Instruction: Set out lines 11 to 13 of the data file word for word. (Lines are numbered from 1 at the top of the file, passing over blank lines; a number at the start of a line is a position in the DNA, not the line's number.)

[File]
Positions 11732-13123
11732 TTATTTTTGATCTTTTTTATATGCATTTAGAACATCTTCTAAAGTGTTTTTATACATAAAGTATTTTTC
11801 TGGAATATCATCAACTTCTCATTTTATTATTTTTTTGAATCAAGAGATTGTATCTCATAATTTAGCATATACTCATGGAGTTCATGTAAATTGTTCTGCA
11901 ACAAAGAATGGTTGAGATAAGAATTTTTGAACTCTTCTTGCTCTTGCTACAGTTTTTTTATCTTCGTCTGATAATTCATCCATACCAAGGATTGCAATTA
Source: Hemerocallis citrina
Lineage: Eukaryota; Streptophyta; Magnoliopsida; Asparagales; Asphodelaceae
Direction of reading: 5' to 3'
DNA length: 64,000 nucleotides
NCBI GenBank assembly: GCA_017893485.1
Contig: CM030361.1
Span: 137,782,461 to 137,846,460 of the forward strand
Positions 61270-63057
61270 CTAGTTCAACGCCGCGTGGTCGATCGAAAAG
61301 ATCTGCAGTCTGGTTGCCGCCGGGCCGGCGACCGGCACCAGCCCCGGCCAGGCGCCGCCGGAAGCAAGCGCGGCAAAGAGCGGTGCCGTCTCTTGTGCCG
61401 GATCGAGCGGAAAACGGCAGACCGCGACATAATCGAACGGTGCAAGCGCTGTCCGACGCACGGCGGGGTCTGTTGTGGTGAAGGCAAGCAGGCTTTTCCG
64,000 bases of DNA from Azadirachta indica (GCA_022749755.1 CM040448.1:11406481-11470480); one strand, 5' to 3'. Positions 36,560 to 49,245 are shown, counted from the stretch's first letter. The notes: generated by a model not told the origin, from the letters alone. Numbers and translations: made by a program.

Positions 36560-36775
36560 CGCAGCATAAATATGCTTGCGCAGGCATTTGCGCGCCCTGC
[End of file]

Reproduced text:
Span: 137,782,461 to 137,846,460 of the forward strand
Positions 61270-63057
61270 CTAGTTCAACGCCGCGTGGTCGATCGAAAAG